The average home built in 2016 was 2,634 square feet, smaller than homes built the year prior, per recent data by the U.S. Census Bureau. The downsize, according to the National Association of Home Builders (NAHB), is in response to first-time homebuyers.
“The data on new home characteristics show a pattern,” says Rose Quint, assistant vice president for Survey Research at the NAHB. “2016 marked the end of an era that began in 2009 when homes got bigger and bigger with more amenities. I expect the size of homes to continue to decline as demand increases from first-time buyers.”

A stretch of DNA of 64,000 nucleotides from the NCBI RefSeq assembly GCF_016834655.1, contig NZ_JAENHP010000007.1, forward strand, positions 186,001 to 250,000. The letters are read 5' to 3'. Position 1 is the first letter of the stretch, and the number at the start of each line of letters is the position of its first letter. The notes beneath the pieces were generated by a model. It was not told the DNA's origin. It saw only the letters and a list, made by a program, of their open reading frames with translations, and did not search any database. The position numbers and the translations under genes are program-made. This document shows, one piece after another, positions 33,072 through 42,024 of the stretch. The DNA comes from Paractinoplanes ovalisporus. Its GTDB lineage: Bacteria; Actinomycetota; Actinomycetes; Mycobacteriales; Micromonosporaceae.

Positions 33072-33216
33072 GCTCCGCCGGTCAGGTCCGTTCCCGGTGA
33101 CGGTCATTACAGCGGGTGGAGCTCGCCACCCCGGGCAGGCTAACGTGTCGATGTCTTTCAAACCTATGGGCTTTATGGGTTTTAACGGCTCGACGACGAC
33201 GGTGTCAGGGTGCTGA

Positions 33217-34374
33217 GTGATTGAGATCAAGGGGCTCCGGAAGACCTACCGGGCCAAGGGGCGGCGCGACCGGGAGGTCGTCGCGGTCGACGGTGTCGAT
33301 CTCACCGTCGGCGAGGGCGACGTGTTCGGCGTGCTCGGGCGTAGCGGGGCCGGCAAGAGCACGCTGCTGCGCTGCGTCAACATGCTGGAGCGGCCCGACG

The NAHB’s recent Home Builder Preferences Survey reveals that in addition to closer quarters, new homes are now being constructed with separate laundry rooms, which are in-demand by both first-time homebuyers and other generations of buyers. Energy-efficient add-ons are also a top preference, as well as a main floor full bathroom. Features on their way out include cork flooring, an outdoor kitchen and a pet washing station.
The penchant for shrunk-down square footage, however, seems to vary by income. According to the survey, the more income the homebuyer earns, the more space they seek, with homebuyers earning $ 150,000 or more annually preferring a 2,500-square-foot home.
The post Square Footage Shrinks in Response to First-Time Homebuyers appeared first on RISMedia.